Walking Offa’s Dyke 50 years ago

Vintage colour photo of children descending a path far above a valley

Approaching Redbrook

In summer 1972, my dad decided we should all walk the length of the newly created Offa’s Dyke Path National Trail. He had read about the new long-distance trail in the Ramblers’ magazine and ordered Arthur Roberts’ guide in preparation. The previous summer, we spent a number of weeks camping in Switzerland, and my parents noticed the apparent ease with which I was able to go up some of the mountains.

Portrait of Sian EvansSo on Saturday 22 July 1972, my dad, mum, two brothers - Dylan (13), David (11) and I set off from our home in Borehamwood, Hertfordshire, to the start of the trail near Chepstow on the Severn Estuary. According to my dad’s diaries, we parked the car at Bowens Garage, Tutshill, and organised our gear - two tents (a Black's Good Companions and a Black's Tinker Tent), sleeping bags, Primus stove, ground sheets and food into the backpacks.

As it was already late afternoon, we only walked a few miles along the trail, making our first camp in a little glade by the path. We camped every night along the trail – mostly in farmers’ fields (with permission) or carefully chosen spots, making sure that there was never any evidence of us having been there. We travelled light and washed our clothes and swam as much as we could in the streams and rivers along the trail in order to stay clean. We didn’t cause any river pollution as I don’t remember soap coming into the equation!

Hungry walkers

For the next two weeks, we spent our days walking for a few hours in the morning, relaxing in the afternoons and walking again in the evenings. Food is a prominent feature in all of my dad’s diaries. If it hadn’t been carefully noted down, who would have believed that we stopped at a Chinese restaurant in Monmouth and had a set lunch of prawn chop suey and rice, grapefruit juice, ice cream & coffee – all for 30p each. But mostly, my mum cooked for us. I remember her producing breakfasts of bacon and eggs for five on a primus stove, and Vesta curries with rice in the evenings that were really tasty. It was always exciting if we’d managed to buy a chicken during the day, and we would make a fire on stones by a river and roast it in tin foil for supper.

Some events and feelings during that fortnight I remember very clearly: not being allowed to fill my rucksack with the fossils that I found in one particular quarry; my dad’s face as he shouted ‘Run! Bull!’, pursued by a massive snorting bull. I also vividly remember falling off a fence into a big patch of stinging nettles, mainly because that incident caused much hilarity for my brothers. A lot of my memories of Offa’s Dyke are of playing – in rivers and streams, making dens in the bracken, and the excitement of coming across a castle to visit, especially if it had dungeons that were accessible.

Four children sitting upon a large rock, backpacks around the floor

Sedbury Cliffs, the Southern End of Clawdd Offa

Kindness of strangers

We met many people along the way who were extraordinarily friendly, kind and welcoming. I was quite small for my age, so I’m sure I didn’t even look eight years old when we walked Offa’s Dyke. We had pub landlords coming out to greet us and on one occasion, a café owner even opened up his café to make us a meal. Farmers would let us put our tents up in their fields when we asked, and often sold us bread and eggs. It was usually my job to knock on a cottage door, or at a farm to ask for water, and I don’t ever remember being refused.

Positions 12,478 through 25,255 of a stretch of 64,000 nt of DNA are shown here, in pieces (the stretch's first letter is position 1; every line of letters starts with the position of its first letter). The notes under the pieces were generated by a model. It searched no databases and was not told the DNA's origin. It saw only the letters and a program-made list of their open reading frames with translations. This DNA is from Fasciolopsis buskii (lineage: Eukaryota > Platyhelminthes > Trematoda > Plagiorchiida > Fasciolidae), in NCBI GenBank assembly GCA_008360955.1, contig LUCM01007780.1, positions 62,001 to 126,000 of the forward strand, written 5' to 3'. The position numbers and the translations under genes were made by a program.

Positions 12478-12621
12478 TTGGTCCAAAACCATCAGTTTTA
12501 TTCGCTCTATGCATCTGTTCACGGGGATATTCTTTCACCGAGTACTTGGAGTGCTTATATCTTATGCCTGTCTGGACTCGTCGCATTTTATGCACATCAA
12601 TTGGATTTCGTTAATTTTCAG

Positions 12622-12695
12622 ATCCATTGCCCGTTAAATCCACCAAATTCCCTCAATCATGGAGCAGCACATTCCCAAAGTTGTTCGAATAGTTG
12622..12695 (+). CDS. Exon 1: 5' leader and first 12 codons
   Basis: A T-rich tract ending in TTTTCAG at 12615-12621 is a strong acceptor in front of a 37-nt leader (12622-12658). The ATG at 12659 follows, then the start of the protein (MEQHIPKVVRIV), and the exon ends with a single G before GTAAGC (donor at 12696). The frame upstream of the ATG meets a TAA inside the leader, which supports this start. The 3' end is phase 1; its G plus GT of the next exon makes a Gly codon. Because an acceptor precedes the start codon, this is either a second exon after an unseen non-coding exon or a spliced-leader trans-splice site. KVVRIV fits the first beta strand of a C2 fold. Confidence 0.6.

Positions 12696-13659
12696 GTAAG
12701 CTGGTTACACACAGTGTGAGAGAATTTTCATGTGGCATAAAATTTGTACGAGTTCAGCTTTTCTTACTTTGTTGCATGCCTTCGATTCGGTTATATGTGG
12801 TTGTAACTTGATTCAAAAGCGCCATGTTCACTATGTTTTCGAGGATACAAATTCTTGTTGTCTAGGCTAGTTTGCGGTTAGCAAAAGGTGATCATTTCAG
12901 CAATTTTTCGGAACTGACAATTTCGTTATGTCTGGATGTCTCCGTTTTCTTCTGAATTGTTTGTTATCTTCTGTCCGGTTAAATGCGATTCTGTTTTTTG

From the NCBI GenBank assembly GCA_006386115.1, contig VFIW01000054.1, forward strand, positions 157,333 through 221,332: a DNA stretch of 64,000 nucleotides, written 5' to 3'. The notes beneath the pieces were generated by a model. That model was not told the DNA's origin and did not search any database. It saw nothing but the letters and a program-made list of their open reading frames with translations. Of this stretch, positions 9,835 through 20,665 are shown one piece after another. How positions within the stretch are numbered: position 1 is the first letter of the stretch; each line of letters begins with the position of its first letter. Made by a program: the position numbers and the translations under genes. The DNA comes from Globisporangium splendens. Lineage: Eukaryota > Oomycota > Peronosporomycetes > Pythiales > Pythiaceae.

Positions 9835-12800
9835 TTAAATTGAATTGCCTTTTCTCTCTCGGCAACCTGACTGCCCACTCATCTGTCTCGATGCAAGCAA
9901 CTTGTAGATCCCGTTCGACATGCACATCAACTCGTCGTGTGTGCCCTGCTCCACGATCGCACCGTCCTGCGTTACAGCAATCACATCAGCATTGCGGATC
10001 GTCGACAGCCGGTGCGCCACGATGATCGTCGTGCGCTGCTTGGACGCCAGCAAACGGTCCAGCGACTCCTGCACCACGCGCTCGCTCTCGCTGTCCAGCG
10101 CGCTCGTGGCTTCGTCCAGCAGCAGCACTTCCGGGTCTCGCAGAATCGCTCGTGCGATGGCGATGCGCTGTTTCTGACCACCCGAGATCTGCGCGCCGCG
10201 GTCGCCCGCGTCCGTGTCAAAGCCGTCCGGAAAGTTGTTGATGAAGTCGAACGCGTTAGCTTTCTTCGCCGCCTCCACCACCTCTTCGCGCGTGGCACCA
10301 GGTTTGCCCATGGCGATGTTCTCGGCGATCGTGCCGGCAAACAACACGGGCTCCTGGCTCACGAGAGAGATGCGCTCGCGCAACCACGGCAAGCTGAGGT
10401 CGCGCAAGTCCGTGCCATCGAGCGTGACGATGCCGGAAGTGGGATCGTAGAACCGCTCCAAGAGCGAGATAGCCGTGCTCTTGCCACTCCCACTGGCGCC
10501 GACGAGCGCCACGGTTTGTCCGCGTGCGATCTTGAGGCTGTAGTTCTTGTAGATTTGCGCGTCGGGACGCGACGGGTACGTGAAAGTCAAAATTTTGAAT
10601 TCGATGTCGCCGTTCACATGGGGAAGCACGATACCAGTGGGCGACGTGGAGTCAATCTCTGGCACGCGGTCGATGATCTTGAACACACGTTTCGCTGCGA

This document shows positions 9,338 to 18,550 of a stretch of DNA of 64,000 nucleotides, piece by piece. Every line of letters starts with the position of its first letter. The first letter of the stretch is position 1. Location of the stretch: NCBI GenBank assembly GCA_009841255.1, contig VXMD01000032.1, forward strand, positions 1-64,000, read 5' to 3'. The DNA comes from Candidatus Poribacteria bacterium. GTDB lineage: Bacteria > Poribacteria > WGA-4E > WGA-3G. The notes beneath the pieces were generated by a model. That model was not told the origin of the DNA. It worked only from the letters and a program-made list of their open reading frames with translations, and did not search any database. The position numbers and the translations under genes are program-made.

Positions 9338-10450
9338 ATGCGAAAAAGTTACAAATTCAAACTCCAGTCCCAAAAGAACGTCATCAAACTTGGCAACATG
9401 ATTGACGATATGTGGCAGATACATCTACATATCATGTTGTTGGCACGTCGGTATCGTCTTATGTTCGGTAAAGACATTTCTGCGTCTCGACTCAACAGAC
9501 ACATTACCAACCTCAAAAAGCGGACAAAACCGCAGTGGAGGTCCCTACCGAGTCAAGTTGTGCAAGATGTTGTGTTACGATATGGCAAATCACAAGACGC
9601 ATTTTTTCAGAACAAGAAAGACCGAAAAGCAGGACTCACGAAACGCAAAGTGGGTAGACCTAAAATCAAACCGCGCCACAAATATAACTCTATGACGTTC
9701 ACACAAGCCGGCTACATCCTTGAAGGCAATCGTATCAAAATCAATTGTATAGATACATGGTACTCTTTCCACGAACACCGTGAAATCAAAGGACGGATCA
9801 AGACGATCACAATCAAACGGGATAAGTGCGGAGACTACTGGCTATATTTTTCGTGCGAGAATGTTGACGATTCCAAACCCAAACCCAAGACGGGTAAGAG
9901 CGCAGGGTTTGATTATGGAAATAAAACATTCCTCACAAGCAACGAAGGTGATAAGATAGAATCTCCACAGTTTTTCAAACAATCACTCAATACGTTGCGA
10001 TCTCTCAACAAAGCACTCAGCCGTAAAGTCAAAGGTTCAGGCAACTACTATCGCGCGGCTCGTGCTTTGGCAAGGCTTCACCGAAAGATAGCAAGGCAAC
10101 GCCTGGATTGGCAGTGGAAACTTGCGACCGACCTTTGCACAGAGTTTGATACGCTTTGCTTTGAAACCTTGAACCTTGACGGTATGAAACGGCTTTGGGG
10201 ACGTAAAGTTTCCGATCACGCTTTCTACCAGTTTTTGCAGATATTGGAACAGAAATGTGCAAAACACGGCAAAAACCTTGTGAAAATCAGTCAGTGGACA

A truly memorable act of kindness came on the last night of the walk in Prestatyn. One couple saw us walking down the street quite late in the evening and offered for us to sleep in their house for the night.

Instilling self-belief

I look back in total admiration at my parents, for firstly thinking it might be a possibility to walk those distances with three children, and then to actually do it. It has been wonderful to read the 18-page account that my dad created of our big family walk with the photographs that he took along the way.

I view the walking that we did in my childhood as an inherent part of my growing up. I think we were very lucky that our parents spent that time with us and didn't for a minute think that we would not be capable of achieving such a feat. For me, it is probably the intrinsic values that come from doing a walk such as this as a child that have had the most impact: believe in yourself and tackle things with a positive attitude in order to succeed. I also think that the experiences made us feel self-sufficient and independent, which is very empowering.

Vintage colour photo of family and a tent set up beside ferns

Campsite on Herrock Hill

Walking as a way of life

The following two summers after Offa's Dyke we walked the Cornish Coast and the Pembrokeshire coast, but I haven't walked any long-distance paths since then. Retirement at the grand age of 10! My husband and I walk every weekend in the Chilterns where we live, but we tend to stay fairly local.

My parents, Neville and Margaret, live in North Wales and have been members or the Ramblers for over 50 years. Dad is still membership secretary for North Wales, and mum has held the post of chair in the past, being especially keen to promote the Ramblers through the Welsh medium. Although they are now both in their 80s, they have been leading local walks until very recently, and have walked regularly during lockdown.

Read the 18-page account of the family walk with photographs.

2021 is the 50th anniversary of the opening of Offa’s Dyke Path National Trail. Ramblers Cymru is curating a series of self-guided challenges and family activities to take place in spring and summer to commemorate. 

Magazine of the Ramblers